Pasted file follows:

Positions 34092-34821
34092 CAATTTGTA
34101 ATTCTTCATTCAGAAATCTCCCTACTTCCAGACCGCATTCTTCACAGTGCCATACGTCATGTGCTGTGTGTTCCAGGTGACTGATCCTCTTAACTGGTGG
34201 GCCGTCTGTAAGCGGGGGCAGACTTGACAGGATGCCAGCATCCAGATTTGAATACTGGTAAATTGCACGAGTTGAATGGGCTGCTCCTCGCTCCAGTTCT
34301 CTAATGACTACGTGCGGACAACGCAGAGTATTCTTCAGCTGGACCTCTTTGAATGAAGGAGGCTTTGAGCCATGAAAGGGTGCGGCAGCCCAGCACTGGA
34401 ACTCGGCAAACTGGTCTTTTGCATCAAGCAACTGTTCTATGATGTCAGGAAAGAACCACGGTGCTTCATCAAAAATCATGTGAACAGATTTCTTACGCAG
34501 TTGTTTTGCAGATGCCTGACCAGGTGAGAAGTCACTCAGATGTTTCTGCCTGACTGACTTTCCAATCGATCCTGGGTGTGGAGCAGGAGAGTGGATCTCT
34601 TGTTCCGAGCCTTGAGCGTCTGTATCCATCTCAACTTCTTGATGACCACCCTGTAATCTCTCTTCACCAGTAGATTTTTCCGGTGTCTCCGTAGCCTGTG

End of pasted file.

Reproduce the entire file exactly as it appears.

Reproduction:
Positions 34092-34821
34092 CAATTTGTA
34101 ATTCTTCATTCAGAAATCTCCCTACTTCCAGACCGCATTCTTCACAGTGCCATACGTCATGTGCTGTGTGTTCCAGGTGACTGATCCTCTTAACTGGTGG
34201 GCCGTCTGTAAGCGGGGGCAGACTTGACAGGATGCCAGCATCCAGATTTGAATACTGGTAAATTGCACGAGTTGAATGGGCTGCTCCTCGCTCCAGTTCT
34301 CTAATGACTACGTGCGGACAACGCAGAGTATTCTTCAGCTGGACCTCTTTGAATGAAGGAGGCTTTGAGCCATGAAAGGGTGCGGCAGCCCAGCACTGGA
34401 ACTCGGCAAACTGGTCTTTTGCATCAAGCAACTGTTCTATGATGTCAGGAAAGAACCACGGTGCTTCATCAAAAATCATGTGAACAGATTTCTTACGCAG
34501 TTGTTTTGCAGATGCCTGACCAGGTGAGAAGTCACTCAGATGTTTCTGCCTGACTGACTTTCCAATCGATCCTGGGTGTGGAGCAGGAGAGTGGATCTCT
34601 TGTTCCGAGCCTTGAGCGTCTGTATCCATCTCAACTTCTTGATGACCACCCTGTAATCTCTCTTCACCAGTAGATTTTTCCGGTGTCTCCGTAGCCTGTG